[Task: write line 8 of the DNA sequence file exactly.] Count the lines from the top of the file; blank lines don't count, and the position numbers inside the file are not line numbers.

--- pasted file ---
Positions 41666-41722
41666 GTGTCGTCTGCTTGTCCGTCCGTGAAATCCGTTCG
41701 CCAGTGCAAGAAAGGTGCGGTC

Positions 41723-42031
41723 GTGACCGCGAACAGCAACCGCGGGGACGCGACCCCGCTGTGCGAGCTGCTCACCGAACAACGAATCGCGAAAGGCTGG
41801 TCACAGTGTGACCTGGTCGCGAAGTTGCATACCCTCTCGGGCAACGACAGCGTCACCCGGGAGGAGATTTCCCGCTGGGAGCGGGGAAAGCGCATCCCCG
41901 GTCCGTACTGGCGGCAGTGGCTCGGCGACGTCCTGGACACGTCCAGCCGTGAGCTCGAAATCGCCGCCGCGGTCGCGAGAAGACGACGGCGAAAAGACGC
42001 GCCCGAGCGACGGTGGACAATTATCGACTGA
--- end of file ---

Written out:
42001 GCCCGAGCGACGGTGGACAATTATCGACTGA